This is utterly marvelous.
Then again, would you expect anything less from two time Oscar winner Barbara Kopple?
With cheap video equipment, today everybody is a documentarian, especially in the music sphere. But the result is oftentimes unwatchable, because of lack of talent.
But not “Tricky Dick And The Man In Black.”
If you watch this, and I don’t expect many youngsters to do so, you’ll get what I talk about when I speak of the spirit of the sixties, of music having a voice, of having power.
Then again, back then most of the youth was on the same side. Whereas today, that’s not the case. ROTC has come back to university campuses. Young Republicans have triumphed not only at Dartmouth, but so many other institutions.
Then again, none of them had to worry about getting their ass shot off.
So we see pictures of Johnny Cash’s boyhood home, in Arkansas. We’ve had a recent President from Arkansas, but I doubt many people from the coasts have been there. And neither have I. The closest I got was the view across the river from my hotel room in Memphis. What makes people move to such a place?
Opportunity. That’s what the government used to give people, a chance to start over, to get ahead.
But the Cash family didn’t make much headway, and Johnny’s father Ray kept putting his brooding, sensitive son down. Telling him he should have died in the farming accident, not his older brother.
And no matter Johnny’s achievements, Ray never thought they were much. So Johnny kept at it, kept trying, to prove his worth to a man who would never acknowledge it.
This is the foundation of an artist.
It’s not usually the foundation of an entertainer.
Today our scene is loaded with entertainers, thinking about the opportunity to become rich and famous, not that either of those have anything to do with art. But the internet tools have allowed everybody to play. And not only does mainstream media want to amplify the antics of these no or little talents, so do websites set up for just such a purpose.
It seems if you’re an artist, you’re a loser.
Cash went to Vietnam, he was learning, searching for truth. That’s what an artist does, experience the world through their eyes and then feed what they see back to us. They give us insight into the world we inhabit, insight that we oftentimes don’t have ourselves. This was not only the mission of rockers in the sixties, but rappers in the nineties.
Now, we’ve just got tattooed media properties. And just because you have a good voice, that does not mean you’ve got something to say. I’ve got nothing against Ariana Grande, but the media anoints her a new Joni Mitchell, as if she had gravitas, but she doesn’t.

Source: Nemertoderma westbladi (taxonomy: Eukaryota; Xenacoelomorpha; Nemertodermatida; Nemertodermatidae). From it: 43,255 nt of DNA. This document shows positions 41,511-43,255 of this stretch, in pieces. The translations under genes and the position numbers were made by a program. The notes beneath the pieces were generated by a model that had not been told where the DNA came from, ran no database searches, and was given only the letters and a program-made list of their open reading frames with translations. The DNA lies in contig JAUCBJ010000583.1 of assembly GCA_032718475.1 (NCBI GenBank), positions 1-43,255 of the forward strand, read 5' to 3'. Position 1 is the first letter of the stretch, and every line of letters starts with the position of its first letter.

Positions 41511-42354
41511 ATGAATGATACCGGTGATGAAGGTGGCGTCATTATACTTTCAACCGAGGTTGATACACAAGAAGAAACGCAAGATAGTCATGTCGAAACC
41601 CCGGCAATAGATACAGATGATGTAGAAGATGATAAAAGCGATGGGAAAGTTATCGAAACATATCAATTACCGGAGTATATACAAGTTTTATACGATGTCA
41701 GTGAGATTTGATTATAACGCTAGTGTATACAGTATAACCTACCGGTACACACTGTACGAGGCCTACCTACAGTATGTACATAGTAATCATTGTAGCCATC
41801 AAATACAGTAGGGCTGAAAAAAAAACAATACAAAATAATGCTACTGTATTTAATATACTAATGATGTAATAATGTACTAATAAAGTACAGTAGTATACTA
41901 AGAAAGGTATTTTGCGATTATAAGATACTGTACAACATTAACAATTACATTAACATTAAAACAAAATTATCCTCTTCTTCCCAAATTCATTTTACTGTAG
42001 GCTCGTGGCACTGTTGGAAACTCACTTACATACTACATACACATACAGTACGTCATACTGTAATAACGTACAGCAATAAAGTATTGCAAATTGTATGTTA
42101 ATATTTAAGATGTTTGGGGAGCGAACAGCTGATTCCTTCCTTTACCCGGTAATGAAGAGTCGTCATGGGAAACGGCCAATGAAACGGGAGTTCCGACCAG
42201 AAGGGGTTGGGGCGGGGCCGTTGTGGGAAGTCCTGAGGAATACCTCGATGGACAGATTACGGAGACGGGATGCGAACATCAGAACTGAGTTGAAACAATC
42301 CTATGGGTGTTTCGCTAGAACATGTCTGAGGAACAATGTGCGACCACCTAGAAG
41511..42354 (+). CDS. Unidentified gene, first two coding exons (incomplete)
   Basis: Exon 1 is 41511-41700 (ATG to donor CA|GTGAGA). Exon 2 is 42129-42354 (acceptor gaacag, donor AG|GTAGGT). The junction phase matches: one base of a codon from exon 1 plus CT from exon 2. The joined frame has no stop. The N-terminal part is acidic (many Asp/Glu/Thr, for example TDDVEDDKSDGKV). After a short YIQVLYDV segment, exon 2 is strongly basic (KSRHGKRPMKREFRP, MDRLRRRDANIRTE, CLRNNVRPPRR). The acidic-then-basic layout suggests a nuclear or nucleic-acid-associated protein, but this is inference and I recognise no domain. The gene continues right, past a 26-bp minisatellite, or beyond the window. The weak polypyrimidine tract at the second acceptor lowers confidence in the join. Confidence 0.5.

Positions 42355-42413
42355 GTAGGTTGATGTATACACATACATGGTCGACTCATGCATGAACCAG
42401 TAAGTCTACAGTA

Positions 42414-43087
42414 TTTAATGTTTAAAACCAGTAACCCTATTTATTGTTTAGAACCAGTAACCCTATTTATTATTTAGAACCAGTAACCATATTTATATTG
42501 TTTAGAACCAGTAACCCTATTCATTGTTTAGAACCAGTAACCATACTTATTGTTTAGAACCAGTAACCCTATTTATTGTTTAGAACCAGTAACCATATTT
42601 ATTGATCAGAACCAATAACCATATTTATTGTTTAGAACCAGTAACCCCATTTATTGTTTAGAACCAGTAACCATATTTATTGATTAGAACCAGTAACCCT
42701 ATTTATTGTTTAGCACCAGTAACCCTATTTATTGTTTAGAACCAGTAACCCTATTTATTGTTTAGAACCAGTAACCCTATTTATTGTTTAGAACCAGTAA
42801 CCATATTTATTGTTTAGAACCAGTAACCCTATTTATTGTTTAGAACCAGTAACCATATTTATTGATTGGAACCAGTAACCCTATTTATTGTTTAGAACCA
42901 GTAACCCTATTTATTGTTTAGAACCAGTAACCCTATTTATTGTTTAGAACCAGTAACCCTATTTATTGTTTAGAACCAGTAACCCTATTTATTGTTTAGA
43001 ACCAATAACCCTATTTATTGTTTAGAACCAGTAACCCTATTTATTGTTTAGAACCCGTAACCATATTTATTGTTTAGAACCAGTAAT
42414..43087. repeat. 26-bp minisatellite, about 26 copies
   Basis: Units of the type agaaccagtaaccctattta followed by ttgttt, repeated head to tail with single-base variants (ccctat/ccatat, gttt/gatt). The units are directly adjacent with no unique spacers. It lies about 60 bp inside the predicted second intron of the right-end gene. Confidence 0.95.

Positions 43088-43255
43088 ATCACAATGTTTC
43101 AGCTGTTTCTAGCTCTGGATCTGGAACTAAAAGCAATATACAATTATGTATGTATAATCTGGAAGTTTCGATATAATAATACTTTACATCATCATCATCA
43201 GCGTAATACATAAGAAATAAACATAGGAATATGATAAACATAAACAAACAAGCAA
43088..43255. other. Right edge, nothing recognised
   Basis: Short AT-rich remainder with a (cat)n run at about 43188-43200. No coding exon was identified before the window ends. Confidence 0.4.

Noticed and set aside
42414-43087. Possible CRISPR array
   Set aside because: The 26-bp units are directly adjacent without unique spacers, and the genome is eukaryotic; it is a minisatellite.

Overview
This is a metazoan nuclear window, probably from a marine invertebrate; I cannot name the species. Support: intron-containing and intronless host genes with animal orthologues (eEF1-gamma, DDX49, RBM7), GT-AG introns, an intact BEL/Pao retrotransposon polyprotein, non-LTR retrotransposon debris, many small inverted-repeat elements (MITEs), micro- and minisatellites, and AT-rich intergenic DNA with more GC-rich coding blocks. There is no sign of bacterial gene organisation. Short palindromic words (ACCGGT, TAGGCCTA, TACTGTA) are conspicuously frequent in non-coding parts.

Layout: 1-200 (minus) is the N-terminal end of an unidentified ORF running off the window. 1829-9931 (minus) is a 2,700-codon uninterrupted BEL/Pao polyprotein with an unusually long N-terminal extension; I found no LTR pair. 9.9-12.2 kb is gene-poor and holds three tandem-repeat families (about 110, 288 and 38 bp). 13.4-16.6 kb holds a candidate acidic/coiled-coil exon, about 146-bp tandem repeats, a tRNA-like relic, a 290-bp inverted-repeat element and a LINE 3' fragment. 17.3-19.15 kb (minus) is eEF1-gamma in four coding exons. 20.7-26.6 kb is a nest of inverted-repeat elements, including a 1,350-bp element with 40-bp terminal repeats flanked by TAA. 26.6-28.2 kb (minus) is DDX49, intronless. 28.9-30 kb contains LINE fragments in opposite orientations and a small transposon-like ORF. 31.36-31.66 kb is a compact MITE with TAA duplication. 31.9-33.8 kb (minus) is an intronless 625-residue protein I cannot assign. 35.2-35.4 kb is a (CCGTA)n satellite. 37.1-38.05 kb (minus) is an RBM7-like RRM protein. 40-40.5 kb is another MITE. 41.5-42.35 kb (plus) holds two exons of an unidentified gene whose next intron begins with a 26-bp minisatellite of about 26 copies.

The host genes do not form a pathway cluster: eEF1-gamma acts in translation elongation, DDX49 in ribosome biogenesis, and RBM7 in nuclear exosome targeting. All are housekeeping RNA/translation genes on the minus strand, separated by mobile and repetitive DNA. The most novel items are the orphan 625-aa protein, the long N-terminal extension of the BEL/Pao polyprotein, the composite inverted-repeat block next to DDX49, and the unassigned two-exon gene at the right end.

But Mitchell did. As did Bob Dylan and Pete Seeger, all of whom appeared on Johnny Cash’s TV show.
And Cash was for the war before he was against it.
You could change your mind in the sixties.
But not today.
So Nixon believes he can use Cash to shore up his southern base. He insists Johnny play “Okie From Muskogee” and “Welfare Cadillac” at the White House.
You may have never heard “Welfare Cadillac.” It’s exactly what you think it is, a guy with ten kids and a shack driving a Cadillac. He’s a “taker.” Some things never change.
Johnny refuses to sing Nixon’s requests, instead he sings a new song about the youth wanting truth
Sound familiar today?
Nixon lied all the time. But usually about big things, like the war winding down as opposed to amping up. Trump lies about everything. To the point where there is no truth. And the Democrats are afraid of the millennials, afraid to run to the left, but if they don’t, the millennials don’t vote.
They call that the generation gap. It’s still alive today. Baby boomers are always talking about the bad work habits of millennials. Then again, the millennials are all about supporting charities while they struggle to pay off their student loans.
But let’s not argue about today. Because it’s a no-win situation. Used to be we all got our news from Walter Cronkite and Dan Rather and John Chancellor. Now we’re in our silos. And misinformation reigns.
And there’s no hope.
We’re beholden to Facebook, Google, Amazon and Apple. Apple seems to be a bit more on our side, but you can’t challenge these behemoths, loved by Wall Street for their wealth creation.
But back then…
Many were only one step removed from poverty. Some were still in poverty. And the President was not a buffoon, but a skilled man with flawed ideas.
Then again, Nixon opened China and Trump wants to close it.
And most of the population never lived through the sixties, never mind the seventies, they don’t know that Nixon had to go because the Republican Senators told him he had to. It’s gonna go down the same way today, if it happens at all.
But in the sixties, the youth, with their long hair and their music, were aligned against the establishment. And Johnny Cash aligned with them. He felt young people did not get an honest shot based on their appearance, never mind their ideas. But long hair was a statement, face tattoos are a fad.
So if you’re a boomer, you’ve got to see this documentary, it’ll remind you of who you were and maybe still are.
If you want to learn about history, if you want to be inspired, if you’re a young ‘un, you should view this too.
Then again, the youth always think they know everything. They don’t need any lessons.
But back then the youth stood up and had impact, they stopped the war.
And their leaders were musicians.